On Day 1 of work-to-rule, PDSB custodian says funding cuts have affected non-teaching staff ‘for a very long time’
In his 32 years of employment with the Peel District School Board, custodian Jason McFarlane has seen his fair share of funding cuts. Specifically, a series of departmental budget line cuts in recent years have affected the amount of time he and his colleagues have to clean a classroom and the number of classrooms they’re required to clean.
“I’ve felt the cuts,” he said. “It’s been an ongoing thing for a very long time.”
A protest in the spring against the Doug Ford government's cuts to education
McFarlane is also vice-president of the Ontario School Board Council of Unions, a member organization of CUPE representing custodians, administrative assistants, librarians and some early childhood educators. They remain in the midst of contentious negotiations with the province and the Council of Trustees’ Associations, mainly over compensation, job security and funding for additional staff.
But some of the issues he and his colleagues are facing, including cuts that resulted in a heavier workload, predate the Ford government. In 2014, Education Minister Liz Sandals said some low-enrolment schools in Ontario would be closed to help eliminate a $12.5-billion deficit over the following three years.
McFarlane said that in these negotiations, it’s all about the “envelope” funding school boards get, their basic operating funds for the year. “That’s the basis of the whole thing,” he said. “I’ve thought about it a lot, that the school board gets funding, but it’s not adequately funded.”
He adds that “there isn’t enough money funnelled” into the Ontario education system. “That puts a strain on the group that is providing the service. Times were cut and it created more work, a larger workload, and the expectations didn’t change. I would say, maybe, that has contributed to a lot of people’s injuries,” he said.
Although he hasn’t experienced any serious, debilitating injuries because of the added stress, he said he does feel “aches, sprains and pains,” because “you’re moving a little too fast.”
Monday was day one of a work-to-rule campaign, involving roughly 55,000 education workers across 63 school boards, after two days of last-minute contract talks between CUPE, the Ontario government and the Council of Trustees’ Associations failed to reach an agreement.
“It is deeply disappointing that CUPE has decided to end talks this weekend and proceed with a partial withdrawal of services, despite a limited number of outstanding items at the table,” Education Minister Stephen Lecce said Sunday. “The Crown and the employers tabled a reasonable offer and expanded our offer through the negotiations with one interest in mind: landing a deal that keeps our kids in class. We have offered proposals to address compensation, job security and funding for additional staffing. A key issue that remains is resolving rising absenteeism rates, and the impact that has on students and schools.”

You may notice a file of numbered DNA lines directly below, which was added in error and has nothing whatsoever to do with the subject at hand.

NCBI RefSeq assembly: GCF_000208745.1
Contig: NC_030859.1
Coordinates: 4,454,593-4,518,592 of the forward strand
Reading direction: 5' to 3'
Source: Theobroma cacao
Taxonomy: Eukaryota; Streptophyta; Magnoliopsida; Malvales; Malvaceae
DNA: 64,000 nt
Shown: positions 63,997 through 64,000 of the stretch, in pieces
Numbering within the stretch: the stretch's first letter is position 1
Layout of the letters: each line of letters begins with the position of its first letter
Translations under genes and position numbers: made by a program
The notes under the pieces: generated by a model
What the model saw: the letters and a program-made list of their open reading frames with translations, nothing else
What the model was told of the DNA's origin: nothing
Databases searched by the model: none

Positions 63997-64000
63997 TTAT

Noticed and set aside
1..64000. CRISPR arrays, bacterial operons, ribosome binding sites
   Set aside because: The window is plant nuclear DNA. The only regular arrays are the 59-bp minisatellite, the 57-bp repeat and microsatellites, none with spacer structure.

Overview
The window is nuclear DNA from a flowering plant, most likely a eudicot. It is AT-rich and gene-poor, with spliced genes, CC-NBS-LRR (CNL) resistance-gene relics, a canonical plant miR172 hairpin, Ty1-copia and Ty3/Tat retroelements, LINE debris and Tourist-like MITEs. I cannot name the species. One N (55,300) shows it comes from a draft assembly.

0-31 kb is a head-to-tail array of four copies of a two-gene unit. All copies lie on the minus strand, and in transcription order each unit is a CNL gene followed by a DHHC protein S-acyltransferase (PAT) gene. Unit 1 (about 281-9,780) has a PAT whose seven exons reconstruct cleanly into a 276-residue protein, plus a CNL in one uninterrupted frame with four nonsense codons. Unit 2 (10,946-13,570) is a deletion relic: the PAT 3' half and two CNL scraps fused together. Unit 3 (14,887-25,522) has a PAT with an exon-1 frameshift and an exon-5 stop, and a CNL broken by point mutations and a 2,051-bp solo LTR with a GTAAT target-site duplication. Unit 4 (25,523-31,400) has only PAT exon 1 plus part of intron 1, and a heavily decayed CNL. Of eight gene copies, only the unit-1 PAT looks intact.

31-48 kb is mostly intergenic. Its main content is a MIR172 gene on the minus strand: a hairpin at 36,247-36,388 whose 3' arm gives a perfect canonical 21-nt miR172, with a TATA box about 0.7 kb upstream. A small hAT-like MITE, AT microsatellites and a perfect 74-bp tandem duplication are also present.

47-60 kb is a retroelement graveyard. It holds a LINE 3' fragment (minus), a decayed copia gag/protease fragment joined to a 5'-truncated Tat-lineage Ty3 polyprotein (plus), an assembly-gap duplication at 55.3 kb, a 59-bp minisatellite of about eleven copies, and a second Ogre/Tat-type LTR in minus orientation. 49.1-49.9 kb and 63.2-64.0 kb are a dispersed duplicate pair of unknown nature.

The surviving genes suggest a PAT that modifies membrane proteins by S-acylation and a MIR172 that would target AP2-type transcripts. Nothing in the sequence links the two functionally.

Education Minister Stephen Lecce
McFarlane said he wasn’t at work on Monday, not because of the work-to-rule campaign, but “only because I had some things I had to take care of,” he said, without going into specifics. “But I can assure you that the person who did open the building [a task for custodians], did everything that [he/she] would do on a normal, regular basis,” he said. “I would be very surprised if the students were affected by any [matters] of what we are not going to be participating in, or what we will be participating in.” McFarlane said he would be at work Tuesday.
Under “work-to-rule,” employees perform their “core duties” and do no more than the minimum required by the rules of their contract, while following safety and other regulations. McFarlane said that ministry “unfunded areas,” for example hallways and the main office area, will not be as clean as they were under regular work conditions.
He noted that every classroom, from a custodial perspective, will be taken care of and cleaned, as those are funded teaching spaces. “That’s where the kids are learning. Their garbage will be emptied in their classroom. The floor will be swept,” he said.
Although it wasn’t an issue McFarlane focused on, a major factor reported in the CUPE negotiation has been job security. Hundreds of support roles have been cut across Ontario as part of the Ford government’s cost-cutting measures, which also resulted in an uptick in the average Ontario high school class size, as well as initial layoff notices to 330 teachers in the Peel District School Board.
The work-to-rule campaign by non-teaching staff could significantly impact the Dufferin-Peel Catholic District School Board, where there are approximately 410 CUPE staff in a variety of positions, such as clerks, secretaries, buyers, library technicians, technical support specialists, personal assistants and more.
On Sunday, it was reported that the Peel District School Board will be reversing its decision to leave elementary school main entrance doors open. Last week, the board had said it would leave the main entrance doors open due to the CUPE job action.
The PDSB released a statement on Sunday changing that position, saying that, “Until further notice, doors into Peel Board elementary schools will continue to remain locked during school hours. However, we recognize that access may be significantly delayed,” it stated. “As always, please continue to use the buzzer/intercom system located near the main entrance to request access. Our apologies for any delay you may experience. We encourage you to continue to call ahead if you plan to visit the school outside of high-traffic times during the school day.”
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